Comedy with social commentary
“Immigrants work hard. Last year at this very time, we had Hurricane Sandy going on. In my neighborhood in New York, every American restaurant closed. What was open? Chinese restaurants. How do I know that? I look out my window, and the Chinese delivery guy I know is on his bike, delivering food because somebody ordered delivery during a hurricane. Ok, I ordered delivery. Because I knew he’d be there, and there he was!”
Dean Obeidallah, a New Jersey-born comedian of Palestinian-Italian descent, uses comedy shows, interviews, and online writings to deliver political and social commentary. He has appeared on Comedy Central’s “Axis of Evil” tour, ABC’s “The View,” and various other TV shows. He has written for CNN, The Huffington Post, and The Daily Beast. Along with Jewish comedian Scott Blakeman, he started the “Standup for Peace” tour. The two describe themselves as “the two-comedian solution to peace in the Middle East.” He also co-directed the recently released comedy documentary “The Muslims Are Coming!” which features a group of Muslim-American comedians touring the country performing standup and interventions to combat religious bigotry, including interviews with comedy and TV icons including Jon Stewart, David Cross, Rachel Maddow, and Russell Simmons.
While Dean is now a successful comedian and political commentator, he hasn’t always been in the business of comedy — he started out as a lawyer planning to enter politics. After unhappily practicing law for several years, he was encouraged by his colleagues to compete in the funniest lawyer competition held by the New Jersey Bar Association. He tested out comedy by performing at night and eventually quit his job to do legal-related work for NBC, which he describes as akin to going to comedy grad school.
The worst advice he’s ever been given is: “Stay a lawyer. Keep doing the career you hate and that you regret waking up every day to go do.” However, he does grant his law degree some credit in his new career as a political commentator, saying, “A law degree is great for anyone if you have the money to waste on it. It’s good to know your rights.”
When Dean first began as a part-time performer, his comedy material was not politically inclined. His focus shifted after 9/11 to help dispel the new wave of fear and hate directed at Arabs and Muslims. Regarding these negative views, Dean comments, “There are bad people; I get it. Overwhelming they’re all good, but the teeny exceptions are what define us, and that’s the challenge. For every minority group in America, I think the challenge is to fight against that, that you’re being defined by the worst people.”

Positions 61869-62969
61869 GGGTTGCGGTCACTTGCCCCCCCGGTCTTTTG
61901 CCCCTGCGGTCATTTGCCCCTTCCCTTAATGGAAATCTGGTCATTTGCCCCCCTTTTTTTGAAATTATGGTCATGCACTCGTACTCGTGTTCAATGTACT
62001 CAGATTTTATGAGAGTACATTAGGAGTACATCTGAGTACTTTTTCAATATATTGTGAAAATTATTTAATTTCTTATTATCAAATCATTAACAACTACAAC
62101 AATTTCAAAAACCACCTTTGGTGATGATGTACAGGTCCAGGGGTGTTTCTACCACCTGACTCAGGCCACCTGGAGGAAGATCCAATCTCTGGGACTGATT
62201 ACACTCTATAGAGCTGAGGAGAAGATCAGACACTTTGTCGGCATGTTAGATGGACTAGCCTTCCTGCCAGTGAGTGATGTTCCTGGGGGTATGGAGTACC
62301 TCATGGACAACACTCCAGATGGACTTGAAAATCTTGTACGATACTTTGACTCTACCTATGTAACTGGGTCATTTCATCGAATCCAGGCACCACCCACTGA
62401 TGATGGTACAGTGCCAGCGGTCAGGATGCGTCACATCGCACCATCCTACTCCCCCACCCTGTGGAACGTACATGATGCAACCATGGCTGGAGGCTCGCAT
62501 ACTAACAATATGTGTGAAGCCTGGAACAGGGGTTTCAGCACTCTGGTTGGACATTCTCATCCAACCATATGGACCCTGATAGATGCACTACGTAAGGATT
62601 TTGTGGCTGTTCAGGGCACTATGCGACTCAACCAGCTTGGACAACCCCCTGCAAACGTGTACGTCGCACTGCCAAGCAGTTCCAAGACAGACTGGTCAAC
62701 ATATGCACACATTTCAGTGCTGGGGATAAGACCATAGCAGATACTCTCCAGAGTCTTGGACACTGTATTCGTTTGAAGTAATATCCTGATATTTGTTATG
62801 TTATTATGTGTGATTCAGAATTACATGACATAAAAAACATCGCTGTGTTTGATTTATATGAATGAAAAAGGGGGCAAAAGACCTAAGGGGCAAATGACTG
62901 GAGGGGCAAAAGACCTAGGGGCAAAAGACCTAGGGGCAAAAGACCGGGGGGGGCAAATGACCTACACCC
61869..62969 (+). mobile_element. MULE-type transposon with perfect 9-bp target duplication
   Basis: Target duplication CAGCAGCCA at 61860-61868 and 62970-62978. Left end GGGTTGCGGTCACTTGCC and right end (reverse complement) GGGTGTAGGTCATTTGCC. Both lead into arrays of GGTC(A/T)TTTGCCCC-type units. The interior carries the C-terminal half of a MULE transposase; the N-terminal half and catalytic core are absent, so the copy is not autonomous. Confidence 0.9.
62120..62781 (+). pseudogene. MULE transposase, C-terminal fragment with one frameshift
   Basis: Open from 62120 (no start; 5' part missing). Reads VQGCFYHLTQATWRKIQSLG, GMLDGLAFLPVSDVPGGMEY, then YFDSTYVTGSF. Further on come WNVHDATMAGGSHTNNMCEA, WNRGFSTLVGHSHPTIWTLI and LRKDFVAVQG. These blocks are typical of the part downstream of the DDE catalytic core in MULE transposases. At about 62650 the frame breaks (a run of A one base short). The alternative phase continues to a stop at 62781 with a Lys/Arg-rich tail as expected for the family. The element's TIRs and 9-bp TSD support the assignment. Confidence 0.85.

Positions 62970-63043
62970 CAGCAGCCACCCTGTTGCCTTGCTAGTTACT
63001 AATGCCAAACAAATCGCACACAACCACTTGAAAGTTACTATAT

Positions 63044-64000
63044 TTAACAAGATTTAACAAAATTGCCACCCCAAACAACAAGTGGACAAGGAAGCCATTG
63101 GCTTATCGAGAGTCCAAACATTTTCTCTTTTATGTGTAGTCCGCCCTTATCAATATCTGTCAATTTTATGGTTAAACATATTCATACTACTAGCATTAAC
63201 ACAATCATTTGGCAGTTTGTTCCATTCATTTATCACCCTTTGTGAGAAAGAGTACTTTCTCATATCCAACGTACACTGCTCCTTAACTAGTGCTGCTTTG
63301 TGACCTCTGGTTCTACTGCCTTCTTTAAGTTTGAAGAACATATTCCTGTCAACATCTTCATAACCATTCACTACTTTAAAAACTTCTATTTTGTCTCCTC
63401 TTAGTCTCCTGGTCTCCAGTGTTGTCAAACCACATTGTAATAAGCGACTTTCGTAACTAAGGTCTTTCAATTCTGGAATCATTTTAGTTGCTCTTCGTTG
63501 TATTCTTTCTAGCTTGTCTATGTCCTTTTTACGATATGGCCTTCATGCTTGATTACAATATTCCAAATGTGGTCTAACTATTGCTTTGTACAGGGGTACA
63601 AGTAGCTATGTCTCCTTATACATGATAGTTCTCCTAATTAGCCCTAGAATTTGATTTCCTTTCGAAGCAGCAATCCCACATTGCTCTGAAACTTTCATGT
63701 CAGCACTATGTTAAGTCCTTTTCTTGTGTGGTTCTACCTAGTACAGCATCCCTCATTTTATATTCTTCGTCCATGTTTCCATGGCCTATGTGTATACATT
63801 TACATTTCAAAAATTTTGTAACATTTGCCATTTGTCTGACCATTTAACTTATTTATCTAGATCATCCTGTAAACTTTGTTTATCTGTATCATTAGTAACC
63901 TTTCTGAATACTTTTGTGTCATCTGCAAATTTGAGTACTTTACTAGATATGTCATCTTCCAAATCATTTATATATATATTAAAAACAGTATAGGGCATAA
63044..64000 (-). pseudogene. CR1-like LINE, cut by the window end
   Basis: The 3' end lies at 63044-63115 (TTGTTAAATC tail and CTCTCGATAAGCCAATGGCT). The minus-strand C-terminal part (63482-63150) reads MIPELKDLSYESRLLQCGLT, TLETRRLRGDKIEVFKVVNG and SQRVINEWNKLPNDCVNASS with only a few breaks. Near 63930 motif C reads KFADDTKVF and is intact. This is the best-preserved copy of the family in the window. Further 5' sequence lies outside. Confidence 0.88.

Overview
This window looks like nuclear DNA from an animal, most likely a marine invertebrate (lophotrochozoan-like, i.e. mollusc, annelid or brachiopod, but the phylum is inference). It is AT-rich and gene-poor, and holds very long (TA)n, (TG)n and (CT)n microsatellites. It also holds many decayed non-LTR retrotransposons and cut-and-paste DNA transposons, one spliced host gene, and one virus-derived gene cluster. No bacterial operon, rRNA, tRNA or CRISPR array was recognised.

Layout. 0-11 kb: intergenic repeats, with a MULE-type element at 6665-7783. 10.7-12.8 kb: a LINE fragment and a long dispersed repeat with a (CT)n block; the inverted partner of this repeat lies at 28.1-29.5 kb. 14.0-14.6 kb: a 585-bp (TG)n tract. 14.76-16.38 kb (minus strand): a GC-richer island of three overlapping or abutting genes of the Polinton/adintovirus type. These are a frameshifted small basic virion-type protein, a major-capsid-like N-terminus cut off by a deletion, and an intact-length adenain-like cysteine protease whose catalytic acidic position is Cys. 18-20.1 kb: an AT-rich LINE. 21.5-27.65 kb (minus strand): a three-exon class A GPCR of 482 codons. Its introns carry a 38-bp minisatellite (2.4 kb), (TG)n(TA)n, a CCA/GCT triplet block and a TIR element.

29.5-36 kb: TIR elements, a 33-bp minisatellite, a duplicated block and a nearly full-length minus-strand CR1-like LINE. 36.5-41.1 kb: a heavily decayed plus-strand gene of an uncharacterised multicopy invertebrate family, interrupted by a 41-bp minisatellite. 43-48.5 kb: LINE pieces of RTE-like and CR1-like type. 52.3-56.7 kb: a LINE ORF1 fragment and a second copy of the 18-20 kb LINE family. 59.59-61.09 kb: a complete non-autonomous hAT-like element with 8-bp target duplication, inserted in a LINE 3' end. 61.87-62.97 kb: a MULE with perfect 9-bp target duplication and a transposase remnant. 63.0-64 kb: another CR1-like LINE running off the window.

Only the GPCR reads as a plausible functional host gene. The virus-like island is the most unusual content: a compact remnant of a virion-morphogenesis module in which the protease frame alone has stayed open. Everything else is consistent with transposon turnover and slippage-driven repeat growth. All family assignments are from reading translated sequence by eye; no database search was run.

Dean has performed all over the U.S., Canada, and the Middle East, and his jokes reflect his international experiences.
“The Lebanese are very resilient people. This is how I got directions walking around. I’m not kidding. I asked this guy, ‘Where is this place?’ He goes, ‘Ok, it’s easy, come here my friend. Go down three blocks, you see a big building with bullet holes; you make a left. You keep walking, and you see a big hole due to a car bomb. Not the first one, the second one. You make a right. You keep walking. If you hear explosions, you’ve gone too far. You come back, you see guys near the barbed wire, don’t look them in the eye. Keep walking, keep walking, and there’s Pizza Hut.’”
“I like Dubai very much … the construction five years ago was insane. I was on a street corner, and this guy goes, ‘Uh, sir, you have to move.’ I’m like, ‘Why?’ and he says, ‘We’re building an office building here. It’s going to be beautiful. It’s oceanfront.’ I’m like, ‘There’s no ocean,’ and he says, ‘Come back next week.’”
As for the future, one of Dean’s goals is to get more involved in the media and to inspire more Muslims to do the same. He believes involvement in the media and the arts is crucial to ensure that news reports about terrorists and conflict in the Middle East aren’t people’s only exposure to Muslims. Dean says, “It’s important for the voice of Muslims to be heard. The more it becomes commonplace, the more it will be normal to people, not something to be hated and feared.”
While many of his performances at colleges, such as his show last Saturday at MIT, are hosted by Muslim student associations, his audience base is very broad. His documentary tour through the deep South and West attracted many audiences with zero Muslims, with the aim of meeting as many people as possible and eliminating misconceptions about Muslims. After all, why do people fear other people and things they don’t know? Ignorance. Laughter, on the other hand, is a universal experience that brings people together.